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Hitachi Rail Survey Reveals Growing Preference for Long-Distance Rail Travel

Hitachi Rail Survey Reveals Growing Preference for Long-Distance Rail Travel
photo: Dennis Ho / Flickr; CAU / Public domain/Train vs Plane
17 / 05 / 2024

Over half of Americans back reducing or eliminating short-haul flights where high-speed rail alternatives exist according to a global survey commissioned by Hitachi Rail.

The findings, unveiled as Hitachi Rail participated in America’s annual High-Speed Rail conference in Washington, D.C., underline a growing appetite to travel by long-distance rail as opposed to flying or driving.

The research, carried out by SavantaComres, collected data from 12,000 people in 12 different cities around the world, including Berlin, Copenhagen, Dubai, London, Milan, Paris, San Francisco, Singapore, Sydney, Toronto, Warsaw, and, Washington D.C. The results from 1,000 Washingtonians and 1,000 San Franciscans provide a statistically accurate picture of how citizens view long-distance travel.

While access to high-speed rail is currently limited in the US, respondents are clear that if high-speed options were more widely available, it would change how they travel over longer distances. Over half of the respondents (54%) would support reducing or eliminating short-haul flights if there were a competing high-speed rail line, and almost half would also back increasing air taxes to fund rail infrastructure.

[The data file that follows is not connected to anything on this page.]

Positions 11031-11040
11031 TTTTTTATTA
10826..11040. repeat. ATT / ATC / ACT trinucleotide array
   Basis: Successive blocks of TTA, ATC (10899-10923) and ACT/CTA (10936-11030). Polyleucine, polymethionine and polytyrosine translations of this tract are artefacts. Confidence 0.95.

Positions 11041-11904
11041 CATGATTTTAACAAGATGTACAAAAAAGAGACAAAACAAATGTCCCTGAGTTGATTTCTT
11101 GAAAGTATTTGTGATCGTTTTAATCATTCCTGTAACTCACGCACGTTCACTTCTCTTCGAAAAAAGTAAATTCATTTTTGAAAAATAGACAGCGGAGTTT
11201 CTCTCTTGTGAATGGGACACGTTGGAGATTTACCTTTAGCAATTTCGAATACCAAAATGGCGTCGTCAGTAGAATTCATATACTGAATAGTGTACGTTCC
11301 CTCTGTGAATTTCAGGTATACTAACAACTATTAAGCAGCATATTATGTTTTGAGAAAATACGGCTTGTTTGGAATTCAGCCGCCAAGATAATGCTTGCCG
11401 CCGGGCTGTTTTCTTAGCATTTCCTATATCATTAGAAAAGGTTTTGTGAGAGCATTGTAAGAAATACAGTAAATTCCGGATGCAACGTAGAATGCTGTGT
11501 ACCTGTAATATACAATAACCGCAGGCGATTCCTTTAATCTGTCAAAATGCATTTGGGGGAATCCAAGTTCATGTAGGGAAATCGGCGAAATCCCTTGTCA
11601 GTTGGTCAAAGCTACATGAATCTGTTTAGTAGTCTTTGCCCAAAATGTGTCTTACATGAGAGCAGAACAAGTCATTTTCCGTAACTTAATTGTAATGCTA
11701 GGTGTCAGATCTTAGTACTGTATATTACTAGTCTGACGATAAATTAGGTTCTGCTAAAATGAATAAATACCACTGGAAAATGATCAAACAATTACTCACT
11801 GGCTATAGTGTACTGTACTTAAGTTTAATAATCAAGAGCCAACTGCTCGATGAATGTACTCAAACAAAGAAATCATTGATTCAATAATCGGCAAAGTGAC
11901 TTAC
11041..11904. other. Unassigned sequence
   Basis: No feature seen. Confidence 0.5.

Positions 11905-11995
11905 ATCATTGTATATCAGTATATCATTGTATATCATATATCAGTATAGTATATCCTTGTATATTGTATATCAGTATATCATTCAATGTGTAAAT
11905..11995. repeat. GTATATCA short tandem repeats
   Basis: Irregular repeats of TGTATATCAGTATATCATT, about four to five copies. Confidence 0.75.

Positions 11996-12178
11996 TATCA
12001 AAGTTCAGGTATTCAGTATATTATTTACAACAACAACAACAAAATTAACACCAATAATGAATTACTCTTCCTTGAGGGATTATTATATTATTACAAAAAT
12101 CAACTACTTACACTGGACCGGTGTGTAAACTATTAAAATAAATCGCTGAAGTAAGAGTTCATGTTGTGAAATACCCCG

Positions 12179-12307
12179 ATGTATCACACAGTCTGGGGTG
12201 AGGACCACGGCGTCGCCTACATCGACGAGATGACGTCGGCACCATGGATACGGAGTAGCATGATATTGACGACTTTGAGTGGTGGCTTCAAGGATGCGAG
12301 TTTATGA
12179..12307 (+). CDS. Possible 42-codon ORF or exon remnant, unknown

In recent decades, high-speed rail has transformed travel in parts of Asia and Europe, helping to replace short-haul flights with more sustainable journeys. Although this is not currently the case in America, there is an increasing appetite for its potential, and the annual U.S. High-Speed Rail Conference brings together key industry, political, and business leaders to explore opportunities to scale up high-speed rail across the U.S.

This growing appetite for high-speed rail is reflected in the report data, with one in five American respondents believing they will travel more by train in the next five years. Of interest to policymakers and planners, the research also tested what factors motivate how a person chooses to travel. For American respondents, comfort (69%), convenience (62%) and cost (57%) trumped the length of the journey and were identified as the three most important factors for selecting their mode of transport.

Joseph Pozza, President of Hitachi Rail, North America, said, “We know that high-speed rail can transform how people travel, creating a modal shift away from higher-pollution transit options such as planes and cars and onto sustainable trains. This is evident in the high-speed rail lines Hitachi Rail operates across the globe.

“Our research underlines that there is growing public support for high-speed rail in America, with over half even prepared to support a reduction on short-haul flights where rail alternatives exist. As an industry, we should take heed of this public appetite and work together to make it a reality.”

Source: Hitachi Rail Press Releases